Contract Law, Workshops 1 & 2, Case Quiz

36 Questions | Total Attempts: 880

Contract Law, Workshops 1 & 2, Case Quiz - Quiz

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Questions and Answers
  • 1. 
    Goods on display are an invitation to treat
  • 2. 
    Display of dangerous or toxic items in window is an invitation to treat.
  • 3. 
    Advertisements are an invitation to treat
  • 4. 
    Advertisement of reward is regarded as an offer.
  • 5. 
    If wording is explicit, advertisement can be regarded as an offer.
  • 6. 
    An auction 'without reserve' means a promise to sell to the highest bidder, regardless of the value of the offer
  • 7. 
    Promises to keep an offer open are not binding.
  • 8. 
    Offers can be withdrawn at any time before acceptance, except when consideration is given to keep the offer open
  • 9. 
    Notice of revocation sent during normal office hours is considered valid on day of receipt
  • 10. 
    Revocation can be communicated by reliable third party
  • 11. 
    An acceptance must match exactly the terms of an offer, otherwise there can be no contract. Counter offer destroys the original offer
  • 12. 
    In order to claim an offer, you must have knowledge of it.
  • 13. 
    When there is doubt as to whether a statement is an offer or not, there is an objective test
  • 14. 
    Revocation is not effective until it is communicated
  • 15. 
    If you make a request for information, this does not affect your right to accept the existing offer
  • 16. 
    Acceptance must be communicated, and is effective when and where it is received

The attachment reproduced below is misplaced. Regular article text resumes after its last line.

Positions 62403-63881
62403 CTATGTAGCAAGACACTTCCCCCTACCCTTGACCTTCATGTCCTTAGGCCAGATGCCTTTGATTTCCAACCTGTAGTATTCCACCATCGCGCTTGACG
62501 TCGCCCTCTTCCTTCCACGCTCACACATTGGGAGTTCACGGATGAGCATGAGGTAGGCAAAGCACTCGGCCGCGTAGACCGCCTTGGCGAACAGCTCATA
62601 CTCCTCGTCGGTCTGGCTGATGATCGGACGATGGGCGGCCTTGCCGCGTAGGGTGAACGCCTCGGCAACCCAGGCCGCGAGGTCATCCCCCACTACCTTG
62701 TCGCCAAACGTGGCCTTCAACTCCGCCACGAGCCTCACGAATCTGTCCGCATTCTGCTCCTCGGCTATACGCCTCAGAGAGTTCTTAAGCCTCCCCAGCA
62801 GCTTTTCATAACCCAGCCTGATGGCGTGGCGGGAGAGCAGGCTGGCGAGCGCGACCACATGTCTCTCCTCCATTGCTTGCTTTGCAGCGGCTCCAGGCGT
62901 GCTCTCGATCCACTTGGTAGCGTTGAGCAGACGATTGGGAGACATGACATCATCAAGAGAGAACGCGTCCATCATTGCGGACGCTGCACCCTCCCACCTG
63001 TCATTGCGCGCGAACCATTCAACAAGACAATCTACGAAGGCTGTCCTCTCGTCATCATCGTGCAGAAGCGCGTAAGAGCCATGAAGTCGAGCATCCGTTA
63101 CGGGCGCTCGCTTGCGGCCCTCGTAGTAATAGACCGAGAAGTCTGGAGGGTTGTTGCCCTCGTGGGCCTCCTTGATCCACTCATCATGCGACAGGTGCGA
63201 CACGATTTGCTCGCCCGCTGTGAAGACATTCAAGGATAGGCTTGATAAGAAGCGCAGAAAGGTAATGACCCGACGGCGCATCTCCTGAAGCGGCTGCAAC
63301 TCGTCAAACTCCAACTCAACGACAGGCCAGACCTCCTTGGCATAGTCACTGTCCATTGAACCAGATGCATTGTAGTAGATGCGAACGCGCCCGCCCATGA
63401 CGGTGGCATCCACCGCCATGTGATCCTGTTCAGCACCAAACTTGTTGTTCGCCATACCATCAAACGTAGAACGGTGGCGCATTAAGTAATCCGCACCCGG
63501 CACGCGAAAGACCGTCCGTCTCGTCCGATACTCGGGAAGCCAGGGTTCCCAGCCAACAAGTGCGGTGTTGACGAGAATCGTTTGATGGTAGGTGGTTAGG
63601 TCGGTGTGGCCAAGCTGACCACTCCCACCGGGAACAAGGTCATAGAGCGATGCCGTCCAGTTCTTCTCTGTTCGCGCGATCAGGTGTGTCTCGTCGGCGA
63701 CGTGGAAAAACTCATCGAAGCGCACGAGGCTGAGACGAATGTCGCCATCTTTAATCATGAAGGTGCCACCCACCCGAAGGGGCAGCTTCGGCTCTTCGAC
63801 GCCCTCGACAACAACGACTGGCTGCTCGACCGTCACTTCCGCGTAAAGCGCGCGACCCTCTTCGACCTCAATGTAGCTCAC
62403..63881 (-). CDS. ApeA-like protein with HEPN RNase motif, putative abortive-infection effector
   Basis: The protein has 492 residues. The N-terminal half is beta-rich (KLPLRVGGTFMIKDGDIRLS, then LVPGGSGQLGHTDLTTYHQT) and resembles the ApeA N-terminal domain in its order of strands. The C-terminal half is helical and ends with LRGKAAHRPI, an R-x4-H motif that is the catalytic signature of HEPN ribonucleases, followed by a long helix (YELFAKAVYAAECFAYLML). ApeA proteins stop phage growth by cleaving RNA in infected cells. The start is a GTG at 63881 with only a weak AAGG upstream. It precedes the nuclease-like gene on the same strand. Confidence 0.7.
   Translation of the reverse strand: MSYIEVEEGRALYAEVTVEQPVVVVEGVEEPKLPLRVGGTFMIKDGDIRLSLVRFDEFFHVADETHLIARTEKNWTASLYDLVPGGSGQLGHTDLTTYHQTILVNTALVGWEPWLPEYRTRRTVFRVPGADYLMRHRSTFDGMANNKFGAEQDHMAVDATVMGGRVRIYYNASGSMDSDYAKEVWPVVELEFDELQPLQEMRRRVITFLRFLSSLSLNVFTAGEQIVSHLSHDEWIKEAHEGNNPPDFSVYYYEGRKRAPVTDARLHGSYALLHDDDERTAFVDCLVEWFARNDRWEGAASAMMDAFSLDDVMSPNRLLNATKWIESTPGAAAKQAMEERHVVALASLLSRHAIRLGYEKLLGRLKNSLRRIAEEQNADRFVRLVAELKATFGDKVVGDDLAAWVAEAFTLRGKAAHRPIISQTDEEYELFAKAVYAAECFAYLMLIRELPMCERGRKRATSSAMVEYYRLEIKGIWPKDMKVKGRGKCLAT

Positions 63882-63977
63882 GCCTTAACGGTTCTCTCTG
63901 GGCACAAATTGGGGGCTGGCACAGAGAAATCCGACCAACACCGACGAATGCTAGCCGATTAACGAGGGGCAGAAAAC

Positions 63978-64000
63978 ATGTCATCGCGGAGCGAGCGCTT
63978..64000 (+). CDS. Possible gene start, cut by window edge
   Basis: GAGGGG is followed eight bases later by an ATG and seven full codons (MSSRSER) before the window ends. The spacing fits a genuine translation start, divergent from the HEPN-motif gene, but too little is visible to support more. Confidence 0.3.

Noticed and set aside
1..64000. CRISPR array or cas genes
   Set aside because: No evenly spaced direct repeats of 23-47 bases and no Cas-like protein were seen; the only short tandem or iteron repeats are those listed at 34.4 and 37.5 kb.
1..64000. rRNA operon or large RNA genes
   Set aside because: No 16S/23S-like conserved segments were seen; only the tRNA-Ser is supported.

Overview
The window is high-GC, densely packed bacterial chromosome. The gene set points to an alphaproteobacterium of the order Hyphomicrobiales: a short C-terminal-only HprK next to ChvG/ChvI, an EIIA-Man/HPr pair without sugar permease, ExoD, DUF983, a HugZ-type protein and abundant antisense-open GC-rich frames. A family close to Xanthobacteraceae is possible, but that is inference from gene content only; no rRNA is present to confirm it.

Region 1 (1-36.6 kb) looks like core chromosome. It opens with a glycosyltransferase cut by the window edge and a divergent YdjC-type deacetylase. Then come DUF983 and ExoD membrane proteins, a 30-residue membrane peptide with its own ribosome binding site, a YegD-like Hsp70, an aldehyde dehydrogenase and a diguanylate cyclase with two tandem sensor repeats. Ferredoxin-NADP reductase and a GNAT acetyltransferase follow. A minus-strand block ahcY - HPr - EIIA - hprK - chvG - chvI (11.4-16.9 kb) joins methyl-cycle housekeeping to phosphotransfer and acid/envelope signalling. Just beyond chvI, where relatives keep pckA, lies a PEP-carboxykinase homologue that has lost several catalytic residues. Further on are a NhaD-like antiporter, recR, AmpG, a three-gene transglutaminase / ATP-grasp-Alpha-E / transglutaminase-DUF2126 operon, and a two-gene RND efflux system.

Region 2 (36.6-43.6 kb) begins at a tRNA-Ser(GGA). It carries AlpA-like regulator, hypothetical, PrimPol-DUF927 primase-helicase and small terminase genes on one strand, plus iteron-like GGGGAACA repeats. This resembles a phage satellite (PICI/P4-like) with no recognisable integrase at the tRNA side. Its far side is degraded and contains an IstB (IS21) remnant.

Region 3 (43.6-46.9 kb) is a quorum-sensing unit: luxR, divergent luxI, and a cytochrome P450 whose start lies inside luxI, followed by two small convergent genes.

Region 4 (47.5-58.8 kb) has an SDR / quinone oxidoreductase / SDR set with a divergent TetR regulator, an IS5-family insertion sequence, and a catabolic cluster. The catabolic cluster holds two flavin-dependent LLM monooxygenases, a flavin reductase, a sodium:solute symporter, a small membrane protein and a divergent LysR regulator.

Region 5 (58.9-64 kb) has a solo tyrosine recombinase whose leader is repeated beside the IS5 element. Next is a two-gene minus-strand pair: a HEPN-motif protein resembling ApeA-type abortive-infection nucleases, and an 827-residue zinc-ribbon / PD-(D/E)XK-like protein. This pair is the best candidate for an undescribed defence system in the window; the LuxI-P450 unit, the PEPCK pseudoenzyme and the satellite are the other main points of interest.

• 17. 
    The postal rule may apply even if the letter of acceptance is lost or delayed in the post
  • 18. 
    Consideration need not be adequate, but must be sufficient
  • 19. 
    A conditional gift is
    • A. 

      A contract of sale

    • B. 

      A condition required to trigger promisor's generosity

    • C. 

      An example of blackmail

  • 20. 
    Consideration does not need to have economic value
  • 21. 
    The exceptions to [Roscorla v Thomas] are:
    • A. 

      Act must have been done at promisor's request [Lampleigh v Brathwait]

    • B. 

      Parties must have understood from outset that act would be rewarded [Re Casey's Patents, Stewart v Casey]

    • C. 

      When one of the parties witnesses a double rainbow

    • D. 

      The payment or conferment of other benefit must have been legally enforceable had it been promised in advance (usual requirement for binding contract)

  • 22. 
    If you are under a legal obligation to do something, and someone offers to pay you to undertake this obligation, but do not pay you, they are not obliged to.
  • 23. 
    Exceeding an existing legal duty - providing a service over and above what is reasonably necessary, counts as consideration
  • 24. 
    Performing an existing contractual duty owed to the other party in exchange for a promise by the other party to pay more money is not consideration
  • 25. 
    If you exceed contractual obligation (there is more benefit and/or detriment involved), it is valid consideration
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